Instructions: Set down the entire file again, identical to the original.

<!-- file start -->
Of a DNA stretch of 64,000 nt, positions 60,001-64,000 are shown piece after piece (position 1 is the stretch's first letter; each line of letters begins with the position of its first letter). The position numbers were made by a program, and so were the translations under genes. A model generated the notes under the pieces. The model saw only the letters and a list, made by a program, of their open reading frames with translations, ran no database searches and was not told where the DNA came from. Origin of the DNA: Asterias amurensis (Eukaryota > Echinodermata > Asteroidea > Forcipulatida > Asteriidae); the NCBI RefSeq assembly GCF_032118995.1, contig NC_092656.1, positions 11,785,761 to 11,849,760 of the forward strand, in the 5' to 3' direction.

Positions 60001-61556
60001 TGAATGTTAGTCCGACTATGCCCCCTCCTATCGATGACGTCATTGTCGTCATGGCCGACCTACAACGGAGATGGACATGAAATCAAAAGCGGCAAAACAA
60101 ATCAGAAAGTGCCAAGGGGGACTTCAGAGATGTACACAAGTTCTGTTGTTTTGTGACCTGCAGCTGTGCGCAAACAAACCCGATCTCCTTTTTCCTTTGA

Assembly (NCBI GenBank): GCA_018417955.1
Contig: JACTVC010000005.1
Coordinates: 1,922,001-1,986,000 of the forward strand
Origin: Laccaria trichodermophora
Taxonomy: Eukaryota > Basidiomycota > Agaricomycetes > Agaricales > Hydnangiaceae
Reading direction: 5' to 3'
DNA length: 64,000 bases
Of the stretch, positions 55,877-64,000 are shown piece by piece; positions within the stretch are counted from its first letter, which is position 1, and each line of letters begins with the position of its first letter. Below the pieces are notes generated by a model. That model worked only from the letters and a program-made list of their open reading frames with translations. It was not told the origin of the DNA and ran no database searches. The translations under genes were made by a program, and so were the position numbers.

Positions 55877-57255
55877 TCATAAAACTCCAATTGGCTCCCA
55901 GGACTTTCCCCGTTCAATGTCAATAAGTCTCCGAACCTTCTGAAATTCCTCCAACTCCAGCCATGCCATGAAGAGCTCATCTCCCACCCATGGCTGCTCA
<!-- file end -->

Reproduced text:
Of a DNA stretch of 64,000 nt, positions 60,001-64,000 are shown piece after piece (position 1 is the stretch's first letter; each line of letters begins with the position of its first letter). The position numbers were made by a program, and so were the translations under genes. A model generated the notes under the pieces. The model saw only the letters and a list, made by a program, of their open reading frames with translations, ran no database searches and was not told where the DNA came from. Origin of the DNA: Asterias amurensis (Eukaryota > Echinodermata > Asteroidea > Forcipulatida > Asteriidae); the NCBI RefSeq assembly GCF_032118995.1, contig NC_092656.1, positions 11,785,761 to 11,849,760 of the forward strand, in the 5' to 3' direction.

Positions 60001-61556
60001 TGAATGTTAGTCCGACTATGCCCCCTCCTATCGATGACGTCATTGTCGTCATGGCCGACCTACAACGGAGATGGACATGAAATCAAAAGCGGCAAAACAA
60101 ATCAGAAAGTGCCAAGGGGGACTTCAGAGATGTACACAAGTTCTGTTGTTTTGTGACCTGCAGCTGTGCGCAAACAAACCCGATCTCCTTTTTCCTTTGA

Assembly (NCBI GenBank): GCA_018417955.1
Contig: JACTVC010000005.1
Coordinates: 1,922,001-1,986,000 of the forward strand
Origin: Laccaria trichodermophora
Taxonomy: Eukaryota > Basidiomycota > Agaricomycetes > Agaricales > Hydnangiaceae
Reading direction: 5' to 3'
DNA length: 64,000 bases
Of the stretch, positions 55,877-64,000 are shown piece by piece; positions within the stretch are counted from its first letter, which is position 1, and each line of letters begins with the position of its first letter. Below the pieces are notes generated by a model. That model worked only from the letters and a program-made list of their open reading frames with translations. It was not told the origin of the DNA and ran no database searches. The translations under genes were made by a program, and so were the position numbers.

Positions 55877-57255
55877 TCATAAAACTCCAATTGGCTCCCA
55901 GGACTTTCCCCGTTCAATGTCAATAAGTCTCCGAACCTTCTGAAATTCCTCCAACTCCAGCCATGCCATGAAGAGCTCATCTCCCACCCATGGCTGCTCA